Marc Gunn outside Kylemore Abbey in Co. Galway.

Maybe writing this column for this many years has brought out Scrooge-like tendencies in me, but I really have had my fill of Irish and Celtic-themed Christmas CDs at this point. So when one presents itself for review, it is looked at with a jaundiced, weary eye.

That said, "A Celtic Christmas," which features a mix of traditional and original songs and tunes about Christmas by indie Celtic bands, had visions of sugar plum fairies dancing in my head!

The curator of this collection is Marc Gunn, a musician in his own right who is at the forefront of podcasting. He has been posting a "Celtic Christmas" podcast the last few years to share music with people who he’s come across.

He has rubbed elbows with about 10 other podcasters who he asked for a list of their favorite holiday music. The result is a joyful discovery of your new favorite Christmas tunes that will become the soundtrack to your jolly season for years to come.

“In 2000, I started a Celtic music magazine which then morphed into an email newsletter,” Gunn explains.

“I started out because I wanted to promote my music. Podcasting soon kicked off and I had made some friends along the way in the music business. iTunes really liked it and ended up featuring it to the point that I had 80,000 people downloading it.

“It has grown enormously big and the artists have really flocked to it. I do my best to give back to Celtic and Irish organizations that promote things like Irish festivals, Highland games.”

A "Celtic Christmas" opens with Mithril’s otherworldly “Galician Carol,” a reel dipped in salsa that is homage to the Celtic region of Spain known as Galicia. The band’s unique progressive style has its roots in traditional Celtic music but moves far beyond that, weaving such diverse influences as American folk, classical, and Middle Eastern melodies.

"Mithril is this band from Mobile, AL," Gunn explains. "The minute I heard it I knew they had to be part of the compilation. The Celtic roots in Spain are not well known and there is some amazing music coming from that area."

The exuberance of “Yule Long and Holly Berries” is a revelation, mixing church bells, bagpipes and fiddles that whips into a power chord-driven frenzy that will warm you on the coldest night. It comes courtesy of Rathkeltair, from their album "Something Good for Christmas."

Rathkeltair (pronounce rath-KELT-ur) is one of North America’s premier Celtic rock bands.  Based in Jacksonville Beach, FL and touring internationally since 2003, Rathkeltair delivers one of the most energetic, entertaining, audience-friendly shows you will see anywhere.

Bringing together world-class musicians from Ireland, England and here, Rathkeltair is a seasoned group of veteran road warriors with incredible stories to tell.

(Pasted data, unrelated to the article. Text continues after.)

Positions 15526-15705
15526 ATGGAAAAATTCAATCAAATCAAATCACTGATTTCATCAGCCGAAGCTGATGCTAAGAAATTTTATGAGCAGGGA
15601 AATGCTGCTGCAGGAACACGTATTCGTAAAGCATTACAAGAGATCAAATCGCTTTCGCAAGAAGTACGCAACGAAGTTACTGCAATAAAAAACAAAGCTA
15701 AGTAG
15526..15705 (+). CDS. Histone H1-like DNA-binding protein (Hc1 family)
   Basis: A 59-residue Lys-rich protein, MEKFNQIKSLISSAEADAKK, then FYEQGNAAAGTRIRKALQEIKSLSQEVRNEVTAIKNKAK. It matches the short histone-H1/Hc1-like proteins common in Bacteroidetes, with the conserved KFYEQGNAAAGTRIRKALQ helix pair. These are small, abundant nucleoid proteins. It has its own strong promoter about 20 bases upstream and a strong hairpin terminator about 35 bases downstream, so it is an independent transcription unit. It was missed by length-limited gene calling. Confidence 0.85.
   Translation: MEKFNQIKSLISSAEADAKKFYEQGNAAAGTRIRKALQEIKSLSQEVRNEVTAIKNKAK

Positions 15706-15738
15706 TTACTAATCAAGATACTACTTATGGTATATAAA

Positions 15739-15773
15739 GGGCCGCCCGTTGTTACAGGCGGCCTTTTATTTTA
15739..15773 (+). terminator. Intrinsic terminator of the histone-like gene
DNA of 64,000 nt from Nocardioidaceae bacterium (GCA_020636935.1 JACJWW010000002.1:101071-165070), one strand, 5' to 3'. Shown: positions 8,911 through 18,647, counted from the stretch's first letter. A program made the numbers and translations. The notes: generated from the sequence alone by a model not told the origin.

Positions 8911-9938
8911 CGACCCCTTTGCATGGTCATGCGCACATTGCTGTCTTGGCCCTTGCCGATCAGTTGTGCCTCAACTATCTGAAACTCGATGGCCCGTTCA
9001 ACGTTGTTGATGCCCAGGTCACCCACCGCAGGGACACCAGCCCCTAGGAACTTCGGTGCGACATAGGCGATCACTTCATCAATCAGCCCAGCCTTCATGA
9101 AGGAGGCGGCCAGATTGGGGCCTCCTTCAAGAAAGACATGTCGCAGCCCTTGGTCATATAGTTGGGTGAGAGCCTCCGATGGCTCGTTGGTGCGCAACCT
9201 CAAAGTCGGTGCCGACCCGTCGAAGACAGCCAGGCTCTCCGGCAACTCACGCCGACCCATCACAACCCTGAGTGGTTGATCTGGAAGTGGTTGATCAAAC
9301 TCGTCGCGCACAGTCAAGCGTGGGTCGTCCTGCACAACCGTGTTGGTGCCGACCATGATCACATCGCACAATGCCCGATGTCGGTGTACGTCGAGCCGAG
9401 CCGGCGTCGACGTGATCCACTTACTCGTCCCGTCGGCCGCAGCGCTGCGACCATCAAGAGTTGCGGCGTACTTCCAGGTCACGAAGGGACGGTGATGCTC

The best compilations mix old favorites with new friends for you to discover, and "A Celtic Christmas" is no exception.

Tom Morley’s “Cold Frosty Morning,” a highlight of this disc, sports frigid and feisty fiddling to set the appropriate mood. It’s a track borrowed from Morley’s "The Raven’s Wing" disc. Morley is a classical, folk, jazz and swing musician from the Gulf Coast who has become a new favorite on this reviewer’s turntable!

“Raise a glass/sing a song/kiss the lass that is smiling/and be glad that you’re here,” sing the Gleasons on their pub sing-along “Irish Holiday.” The band, which hails from Milwaukee, has created a new Christmas classic with this one!

Ian Byrne and the Elders contribute “Christmas Day” to the mix. They are a legendary live act from Kansas City that routinely packs ‘em in at Irish festivals across the Midwest.

Gunn clearly knows a thing or two about the music scene that exists outside the Big Apple, where bluegrass and Cajun beats mix it up with the traditional Irish fare.

“I’m Scotch-Irish,” Gunn explains. “I didn’t know anything about Celtic music except for Enya and bagpiping. I’m a military brat who grew up in places like Maryland, Hawaii, San Antonio and Italy and picked up my love of my roots along with way.”

So far, Gunn is overjoyed with the reaction of the compilation, which has charted with both Amazon and iTunes.

“I’ve been listening to a lot of music to see what people think of Celtic and Irish Christmas music,” he says.

“Obviously, naming the genre is a marketing term. Most compilations have the piano and harp soft-kind of music, which is nice, but I wanted to go for something more traditional. There are a lot of original songs from unknown bands, but there are plenty of traditional melodies not captured on other compilations that we have here.”

Gunn gets into the action himself with “Christmas in Scotland,” which sees him combine his love of traditional Irish drinking songs with fun, twisted lyrics. It’s like a satirical jam session between the Clancy Brothers and Weird Al Yankovic.

Gunn is part of an acoustic folk duo called Gunns and Drums, and he is hard at work on his new CD, "How Americans Saved Irish Music."

“It’s hard to hear Irish music in Ireland, and you are seeing a lot of Americans falling in love with their culture and keeping the traditions alive over here,” he says when asked to explain the album title.

“And, of course, you have bands like Black 47 that completely transformed the music yet again and have given back Irish culture to the Irish in the process. That’s an interesting trend that I wanted to write about.”

You can hear samples of "A Celtic Christmas" on Gunn’s Irish and Celtic music podcast. It is the largest Celtic podcast in the world and the number one promoter of indie Celtic music. Visit or